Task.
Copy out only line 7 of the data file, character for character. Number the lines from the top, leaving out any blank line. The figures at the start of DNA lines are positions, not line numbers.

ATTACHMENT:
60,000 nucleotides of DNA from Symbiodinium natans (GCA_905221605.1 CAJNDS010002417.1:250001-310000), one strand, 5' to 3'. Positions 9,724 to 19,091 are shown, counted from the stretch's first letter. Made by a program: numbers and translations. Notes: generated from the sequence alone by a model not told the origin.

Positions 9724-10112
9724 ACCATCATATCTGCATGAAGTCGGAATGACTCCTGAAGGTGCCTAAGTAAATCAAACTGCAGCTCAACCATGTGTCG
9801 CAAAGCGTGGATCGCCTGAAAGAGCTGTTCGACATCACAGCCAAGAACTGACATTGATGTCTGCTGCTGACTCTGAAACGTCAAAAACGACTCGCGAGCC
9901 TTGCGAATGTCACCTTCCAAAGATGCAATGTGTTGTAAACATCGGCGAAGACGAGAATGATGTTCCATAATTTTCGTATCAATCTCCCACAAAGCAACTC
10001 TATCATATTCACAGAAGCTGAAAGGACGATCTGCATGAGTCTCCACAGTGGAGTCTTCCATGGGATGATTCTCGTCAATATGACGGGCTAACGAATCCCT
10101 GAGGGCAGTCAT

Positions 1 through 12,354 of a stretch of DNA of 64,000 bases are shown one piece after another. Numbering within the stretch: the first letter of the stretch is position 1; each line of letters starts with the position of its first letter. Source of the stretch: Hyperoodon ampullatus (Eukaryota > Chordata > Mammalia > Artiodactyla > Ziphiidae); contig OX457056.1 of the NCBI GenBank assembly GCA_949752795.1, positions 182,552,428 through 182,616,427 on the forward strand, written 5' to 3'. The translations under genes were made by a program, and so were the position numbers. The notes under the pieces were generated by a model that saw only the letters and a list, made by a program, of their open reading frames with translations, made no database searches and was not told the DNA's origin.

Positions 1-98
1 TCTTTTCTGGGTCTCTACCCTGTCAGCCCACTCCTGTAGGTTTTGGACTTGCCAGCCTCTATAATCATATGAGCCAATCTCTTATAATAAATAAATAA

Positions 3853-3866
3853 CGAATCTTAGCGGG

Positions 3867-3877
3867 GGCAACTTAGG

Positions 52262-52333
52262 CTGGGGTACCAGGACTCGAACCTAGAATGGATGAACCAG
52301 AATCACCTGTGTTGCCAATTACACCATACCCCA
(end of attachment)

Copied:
10101 GAGGGCAGTCAT